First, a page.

Geo-tools for Teaching and Learning

I’ve been out and about quite a bit over the past 2 months, mainly to promote Fieldtrip GB but this has given me the opportunity to sit through some interesting presentations and i have found out about a number of great tools that i thought i should share with you.

Polldaddy – this is an online service that allows you to create and conduct quick polls.  You can view the results immediately so the exercise can become interactive when you are teaching. You can use Polldaddy on websites or through mobiles with their app.  Quick, easy and effective.  The free account gives you 200 survey responses a month and up to 10 survey questions per survey. There is a Pro account which cost $200 per year.

Skitch – Skitch is a annotation application from the makers of Evernote. Skitch allows users to annotate images and screen-grabs, adding extra information and notes.  This could be great when students are out in the field. Students could take a picture and then augment the picture with their own notes e.g. adding in a fault or rock unconformity. One neat feature is the ability to sketch on maps, the app launches Google Maps you just sketch away. Skitch is available for iPad/iPhone, Android, iOS and Windows.

Skitch

Skitch annotations on a photo

 

SkitchMap

Skitch annotation on a map

Fotobabble– Fotobabble allows you to add audio clips to images, they call it talking photos and slideshows.  This could be a great way to convey information to students, give them a visual representation and then some audio which triggers a discussion point. Or, get the students to use it to augment the photo’s the capture in the field.  This way they will not be left trying to remember what on earth  the photo is supposed to represent.

Fotobabble

Fotobabble – talking photo’s

iSpot – this one is a bit different, it is a project which aims to crowdsource ecological mapping, but there is a twist.  The user can take a picture of a plant and submit it.  iSpot has a team of experts who will identify the plant species and provide the user with some information about the plant.  This is neat in that the users get information that they are interested and the project team get data from locations around the UK.  An example of a symbiotic crowdsourcing scientific project?  Quite possibly.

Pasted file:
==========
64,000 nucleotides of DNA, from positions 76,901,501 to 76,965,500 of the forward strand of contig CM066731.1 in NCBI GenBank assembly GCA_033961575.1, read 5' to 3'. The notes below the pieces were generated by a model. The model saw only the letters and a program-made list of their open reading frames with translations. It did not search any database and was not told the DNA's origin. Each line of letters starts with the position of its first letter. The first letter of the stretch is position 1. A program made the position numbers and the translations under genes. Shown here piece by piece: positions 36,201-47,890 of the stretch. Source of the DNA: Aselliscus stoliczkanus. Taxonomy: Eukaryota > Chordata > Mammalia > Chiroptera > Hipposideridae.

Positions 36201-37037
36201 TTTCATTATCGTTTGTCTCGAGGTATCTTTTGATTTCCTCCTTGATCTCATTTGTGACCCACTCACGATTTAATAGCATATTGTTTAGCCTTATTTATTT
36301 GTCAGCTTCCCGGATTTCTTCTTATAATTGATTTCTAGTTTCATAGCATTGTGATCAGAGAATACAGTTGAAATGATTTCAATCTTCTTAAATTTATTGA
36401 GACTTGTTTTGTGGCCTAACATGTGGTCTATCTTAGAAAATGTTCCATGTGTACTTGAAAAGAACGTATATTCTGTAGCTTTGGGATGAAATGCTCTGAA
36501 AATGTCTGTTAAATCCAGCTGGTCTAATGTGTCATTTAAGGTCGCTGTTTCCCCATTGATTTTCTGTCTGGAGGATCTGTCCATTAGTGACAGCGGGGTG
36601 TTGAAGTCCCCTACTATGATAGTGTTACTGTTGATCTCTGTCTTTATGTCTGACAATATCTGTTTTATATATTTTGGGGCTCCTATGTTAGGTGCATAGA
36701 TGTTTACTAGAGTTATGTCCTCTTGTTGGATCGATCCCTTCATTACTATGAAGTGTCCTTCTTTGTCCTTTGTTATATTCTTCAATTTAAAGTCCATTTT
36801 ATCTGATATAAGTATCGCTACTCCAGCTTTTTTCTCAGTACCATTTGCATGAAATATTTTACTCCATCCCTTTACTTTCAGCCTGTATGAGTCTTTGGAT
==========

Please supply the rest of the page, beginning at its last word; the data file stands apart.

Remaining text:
iSpot

 Google Earth Engine (coming soon) – Google Earth Engine is Google extension of customisable views in Google Earth.  With Earth Engine users can upload their own data and perform simple spatial analysis on them. The obvious advantage with Earth Engine is that users dont really have to worry about base mapping data, they have access to all the imagery from Google Earth.

Google Timelapse datasets – this is what large organisations can do if they focus their processing power.  Google has made mosaics with all the data from Landsat 5 and Landsat 7.  This is a huge amount of data and a colossal amount of processing.   Some great examples of the time lapse include:

This stuff was the preserve of the remote sensing scientists, but is now accessible to anyone with an internet connection. This would be great for demonstrating any temporal change that has occurred since 1984, as long as it is big enough to be visible from space.  

 

Fieldtrip GB – this is an app fro EDINA that enables users to capture data on their phones. Users can choose to create their own data collection forms and once collected, data can be exported to csv, kml and geojson format.  The app is also suited for collecting data as a group exercise, a great idea if you have lots of students and want to crowd-source data collection to demonstrate an example. There is a blog article on how to set up a group exercise on the FtGB blog.

Fieldtrip GB

Fieldtrip GB

In addition, there were a number of apps that were worth a look.  I have listed them below with the briefest of descriptions. If you want more information, then just click the links and have a play.

  • QuakeFeed  (Apple) Earthquake feed for most of the World.
  • Earthquakes (Android)Earthquakes is a quake application that based on multiple data sources. With this app, you can get the latest earthquake info immediately from all over the world. Also, you can search the earthquakes occurred in the past.
  • GPS Note (Apple) With GPSnote you can easily add, edit and delete notes on the map.
  • OS Converter – (Apple) Easily convert between British National Grid References (i.e. OS Grid Refs) and Latitude, Longitude coordinates (both OSGB36 and WGS84 are supplied).
  • Altimeter – get heights in real time.  Android – DS Altimeter. Apple – Travel Altimeter 
  • Clinometer – measure slopes. Android – Clinometer   Apple – Clinometer HD
  • Decibel Ultra – measure noise levels in the field. Android – Decibel-O-Meter. Apple – Decibel Ultra
  • Rainfall Radar – takes feeds from rainfall radar satellites and trigger an alarm if you are about to get wet. Android – OSM RainAlarm Apple –  MyRadar

That’s about all i can remember, if more comes back to me then i will add it to the post.

 

 

About Addy Pope

Addy is a member of the GeoData team at EDINA and work on services such as GoGeo, ShareGeo and the FieldtripGB app. Addy has over 10 years experience as a geospatial analyst. Addy tweets as @go_geo
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